A FASCIST having astounded the world by nearly winning the Russian elections, the world is now downplaying the outcome. President Clinton described Vladimir Zhirinovsky's 24 percent Liberal Democratic Party showing as ``not unusual.'' Some diplomats and reformers in Russia say the vote was a protest against hardship, not an endorsement of his anti-Western views.
To the extent that leaders must show calm, such statements can be accepted. But in circles outside the media, where strategic assessments are made, officials know that Zhirinovsky's showing changes everything. Even Russian reformers who have protested this week about a fascist in their midst will have to increasingly move in his direction. That is a grim problem. When President Boris Yeltsin met Vice President Al Gore Jr. Wednesday, he began a tirade against Ukraine. That was not accidental. Zhirinovsky wants to ``save'' the 25 million Russians living outside Russia, and this stirs the Russian soul. Can Mr. Yeltsin now really say that Russians in the Baltics and Ukraine must fend for themselves?
In a larger sense, the election signals a new rise of fascism in Europe - characterized by ethnic hatred, militarism, belligerent nationalism, and lurid propaganda. Nationalism, not democracy, has so far emerged as the most powerful idea after the cold war. Nationalism is most virulent in Serbia (Zhirinovsky called this week for a Russian-Serb alliance) but is gaining in eastern Europe, too.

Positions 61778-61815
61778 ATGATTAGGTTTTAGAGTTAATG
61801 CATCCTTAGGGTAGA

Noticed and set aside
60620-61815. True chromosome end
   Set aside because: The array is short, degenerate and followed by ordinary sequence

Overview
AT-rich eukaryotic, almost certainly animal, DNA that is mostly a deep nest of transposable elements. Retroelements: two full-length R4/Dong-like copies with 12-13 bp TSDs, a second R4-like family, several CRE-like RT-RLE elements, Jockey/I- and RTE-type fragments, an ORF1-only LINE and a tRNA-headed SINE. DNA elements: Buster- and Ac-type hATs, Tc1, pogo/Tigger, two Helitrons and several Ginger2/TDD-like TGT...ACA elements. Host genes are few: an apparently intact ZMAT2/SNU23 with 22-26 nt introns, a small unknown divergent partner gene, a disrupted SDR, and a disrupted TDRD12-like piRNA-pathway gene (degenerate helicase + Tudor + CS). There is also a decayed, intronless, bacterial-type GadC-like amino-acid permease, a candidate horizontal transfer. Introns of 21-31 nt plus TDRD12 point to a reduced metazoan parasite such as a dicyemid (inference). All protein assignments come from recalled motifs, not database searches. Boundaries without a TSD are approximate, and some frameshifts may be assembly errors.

Rather than downplay fascism, the West would be wise to begin trying to understand this trend. Fascism is more than temporary frustration. In Weimar Germany, fascism fed off economic chaos and wounded national pride - conditions present in Russia. Nationalist rhetoric fills a deep yearning in many Russians to believe in something. For 50 years, a nuclear standoff for survival on the planet negated the need to take beliefs seriously; communism has not had a meaningful hold on Russians for 20 years. People didn't believe it.
But a charismatic - backed by the KGB and Army, who wants to restore honor and territory and be ``honest'' about hate of the West - can, over time, offer a powerful message.
Comparisons with Nazism should not be overdrawn. Zhirinovsky's fascism is unlike the disciplined fascism of Hitler, which offered scientific and ``moral'' arguments. Russia is a country in collapse; it does not have Germany's systematized civil coordination and pro-active jobs program.
Still, as Russian historian Yuri Afsaneyev argues, ``The Russian consciousness has always been flawed by a yearning for expansion and a fear of contraction.'' It is time to look deeper at what is developing in Europe.